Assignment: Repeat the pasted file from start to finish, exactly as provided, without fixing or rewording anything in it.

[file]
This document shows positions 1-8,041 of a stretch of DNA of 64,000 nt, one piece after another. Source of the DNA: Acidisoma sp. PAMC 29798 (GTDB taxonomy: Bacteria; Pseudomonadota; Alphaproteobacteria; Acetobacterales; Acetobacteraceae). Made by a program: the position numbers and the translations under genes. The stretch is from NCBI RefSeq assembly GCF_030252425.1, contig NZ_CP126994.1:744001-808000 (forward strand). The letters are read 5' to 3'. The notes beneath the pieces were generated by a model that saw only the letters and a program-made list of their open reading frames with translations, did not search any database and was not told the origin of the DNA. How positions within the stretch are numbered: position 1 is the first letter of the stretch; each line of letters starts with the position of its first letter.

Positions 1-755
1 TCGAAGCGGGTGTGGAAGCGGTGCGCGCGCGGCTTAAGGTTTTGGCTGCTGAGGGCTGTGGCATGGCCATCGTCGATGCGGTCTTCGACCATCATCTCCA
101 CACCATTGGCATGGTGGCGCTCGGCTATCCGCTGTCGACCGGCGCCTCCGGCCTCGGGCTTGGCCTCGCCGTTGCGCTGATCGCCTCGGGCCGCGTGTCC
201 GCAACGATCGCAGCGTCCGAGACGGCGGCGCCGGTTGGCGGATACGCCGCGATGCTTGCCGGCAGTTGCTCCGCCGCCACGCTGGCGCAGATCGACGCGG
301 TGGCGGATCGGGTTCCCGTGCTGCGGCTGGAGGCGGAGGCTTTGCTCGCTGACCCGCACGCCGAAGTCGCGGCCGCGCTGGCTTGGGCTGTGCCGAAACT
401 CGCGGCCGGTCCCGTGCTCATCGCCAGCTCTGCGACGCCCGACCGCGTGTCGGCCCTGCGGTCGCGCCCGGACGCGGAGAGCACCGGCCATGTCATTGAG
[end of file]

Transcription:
This document shows positions 1-8,041 of a stretch of DNA of 64,000 nt, one piece after another. Source of the DNA: Acidisoma sp. PAMC 29798 (GTDB taxonomy: Bacteria; Pseudomonadota; Alphaproteobacteria; Acetobacterales; Acetobacteraceae). Made by a program: the position numbers and the translations under genes. The stretch is from NCBI RefSeq assembly GCF_030252425.1, contig NZ_CP126994.1:744001-808000 (forward strand). The letters are read 5' to 3'. The notes beneath the pieces were generated by a model that saw only the letters and a program-made list of their open reading frames with translations, did not search any database and was not told the origin of the DNA. How positions within the stretch are numbered: position 1 is the first letter of the stretch; each line of letters starts with the position of its first letter.

Positions 1-755
1 TCGAAGCGGGTGTGGAAGCGGTGCGCGCGCGGCTTAAGGTTTTGGCTGCTGAGGGCTGTGGCATGGCCATCGTCGATGCGGTCTTCGACCATCATCTCCA
101 CACCATTGGCATGGTGGCGCTCGGCTATCCGCTGTCGACCGGCGCCTCCGGCCTCGGGCTTGGCCTCGCCGTTGCGCTGATCGCCTCGGGCCGCGTGTCC
201 GCAACGATCGCAGCGTCCGAGACGGCGGCGCCGGTTGGCGGATACGCCGCGATGCTTGCCGGCAGTTGCTCCGCCGCCACGCTGGCGCAGATCGACGCGG
301 TGGCGGATCGGGTTCCCGTGCTGCGGCTGGAGGCGGAGGCTTTGCTCGCTGACCCGCACGCCGAAGTCGCGGCCGCGCTGGCTTGGGCTGTGCCGAAACT
401 CGCGGCCGGTCCCGTGCTCATCGCCAGCTCTGCGACGCCCGACCGCGTGTCGGCCCTGCGGTCGCGCCCGGACGCGGAGAGCACCGGCCATGTCATTGAG